“This guy towed an obscene amount of cars,” Mr. Lafreniere said. “It got to the point where we stopped answering his calls.”
Mr. Lafreniere said he was shocked when he saw coverage of Tuesday’s fatal shootings in the quiet neighborhood. “The news is saying, ‘hate crime, hate crime,’ but then I found out it was that guy and I thought, ‘Hmm, it actually might have been a parking issue,’ ” Mr. Lafreniere said. “He was all about towing.”
Mr. Hicks brought a gun into the small parking lot outside his condominium during a parking dispute on the night of Dec. 14, 2013, Mr. Lafreniere said. A report in the online database of the Chapel Hill Police Department naming Mr. Lafreniere and Mr. Hicks confirms that there was an argument that night involving a tow that Mr. Lafreniere had been called in to make in the small parking lot outside Mr. Hicks’s apartment.

Spaces in the Finley Forest condos are assigned and it was inconvenient for people coming home at night to have a car in their space, Mr. Lafreniere said. Mr. Hicks was by far the most frequent person to request a car be towed in the sprawling neighborhood dotted by small lots.

Mr. Lafreniere said he went to Finley Forest that night to tow a Toyota Prius parked in the wrong spot. The request was called in “for once” by a different neighbor, he said. The Prius owner was upset about being towed, and Mr. Hicks called the police to report noise in the parking lot, Mr. Lafreniere said.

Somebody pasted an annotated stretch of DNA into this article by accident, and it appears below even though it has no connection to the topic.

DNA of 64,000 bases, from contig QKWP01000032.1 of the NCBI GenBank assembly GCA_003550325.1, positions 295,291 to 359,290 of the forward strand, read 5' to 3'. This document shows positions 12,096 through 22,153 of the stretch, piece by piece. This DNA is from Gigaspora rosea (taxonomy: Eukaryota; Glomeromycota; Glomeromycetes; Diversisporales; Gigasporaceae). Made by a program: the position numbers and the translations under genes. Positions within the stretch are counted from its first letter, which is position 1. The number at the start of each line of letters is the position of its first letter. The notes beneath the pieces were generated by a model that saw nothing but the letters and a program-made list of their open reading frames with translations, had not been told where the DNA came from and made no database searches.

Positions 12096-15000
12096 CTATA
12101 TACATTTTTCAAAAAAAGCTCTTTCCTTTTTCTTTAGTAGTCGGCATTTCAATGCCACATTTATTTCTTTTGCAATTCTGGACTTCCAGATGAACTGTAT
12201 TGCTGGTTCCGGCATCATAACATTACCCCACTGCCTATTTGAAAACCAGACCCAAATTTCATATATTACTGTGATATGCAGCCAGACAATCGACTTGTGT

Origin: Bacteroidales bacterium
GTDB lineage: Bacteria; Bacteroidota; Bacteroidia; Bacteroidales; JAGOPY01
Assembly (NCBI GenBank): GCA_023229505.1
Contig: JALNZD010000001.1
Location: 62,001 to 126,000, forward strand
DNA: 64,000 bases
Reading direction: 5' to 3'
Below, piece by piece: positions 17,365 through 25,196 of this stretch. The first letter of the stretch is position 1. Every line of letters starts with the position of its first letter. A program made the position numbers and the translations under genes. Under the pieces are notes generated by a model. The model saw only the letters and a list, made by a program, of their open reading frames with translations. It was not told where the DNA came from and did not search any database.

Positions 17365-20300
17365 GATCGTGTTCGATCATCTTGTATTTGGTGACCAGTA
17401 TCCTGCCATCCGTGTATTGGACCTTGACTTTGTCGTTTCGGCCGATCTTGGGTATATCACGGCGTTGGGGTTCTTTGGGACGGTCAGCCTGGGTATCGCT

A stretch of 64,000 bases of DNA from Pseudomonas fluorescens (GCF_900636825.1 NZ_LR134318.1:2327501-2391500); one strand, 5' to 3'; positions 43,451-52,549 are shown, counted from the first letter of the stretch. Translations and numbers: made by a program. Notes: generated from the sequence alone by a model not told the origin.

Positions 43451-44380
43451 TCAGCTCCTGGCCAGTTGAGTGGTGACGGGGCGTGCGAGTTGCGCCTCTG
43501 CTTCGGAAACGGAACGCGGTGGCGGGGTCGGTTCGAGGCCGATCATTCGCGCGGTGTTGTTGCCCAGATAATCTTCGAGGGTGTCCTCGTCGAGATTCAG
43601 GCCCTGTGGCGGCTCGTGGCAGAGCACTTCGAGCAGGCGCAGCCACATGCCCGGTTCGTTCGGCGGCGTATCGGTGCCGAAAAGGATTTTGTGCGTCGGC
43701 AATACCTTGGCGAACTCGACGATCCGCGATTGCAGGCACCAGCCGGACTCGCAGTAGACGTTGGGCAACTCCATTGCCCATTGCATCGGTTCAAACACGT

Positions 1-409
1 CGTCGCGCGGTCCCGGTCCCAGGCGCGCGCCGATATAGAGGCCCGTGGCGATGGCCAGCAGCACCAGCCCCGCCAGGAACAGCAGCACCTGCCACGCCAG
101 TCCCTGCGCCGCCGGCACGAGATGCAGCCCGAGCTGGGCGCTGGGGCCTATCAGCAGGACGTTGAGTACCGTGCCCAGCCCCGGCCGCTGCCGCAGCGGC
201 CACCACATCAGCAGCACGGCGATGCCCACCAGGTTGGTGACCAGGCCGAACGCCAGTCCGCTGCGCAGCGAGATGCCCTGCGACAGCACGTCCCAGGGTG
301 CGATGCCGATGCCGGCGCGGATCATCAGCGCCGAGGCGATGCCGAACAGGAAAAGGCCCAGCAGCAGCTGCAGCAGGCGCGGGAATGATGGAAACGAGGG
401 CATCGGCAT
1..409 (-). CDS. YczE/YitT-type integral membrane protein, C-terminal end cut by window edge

“He comes out with a gun and says, ‘I’ve called the police,’ ” Mr. Lafreniere said. “I heard sirens from miles away.”
The story reminds me quite a bit of George Zimmerman the self-appointed boss of the neighborhood watch, and his gun carrying proclivities, along with the history of anger issues.  These people get a little power crazed, thinking they have some authority they don't, and then eventually shooting people because of it.

These gun obsessions are never healthy.  For those who will argue that guns don't kill people, people kill people, without the gun and without the obsession over guns, and without the carry permit that entitled him to parade around with his gun to try to order people around who were not armed, it is unlikely three people would be dead.  People WITH GUNS kill people; it's much harder to do it without guns, especially if you're old, white, flabby and crabby.

1 comment: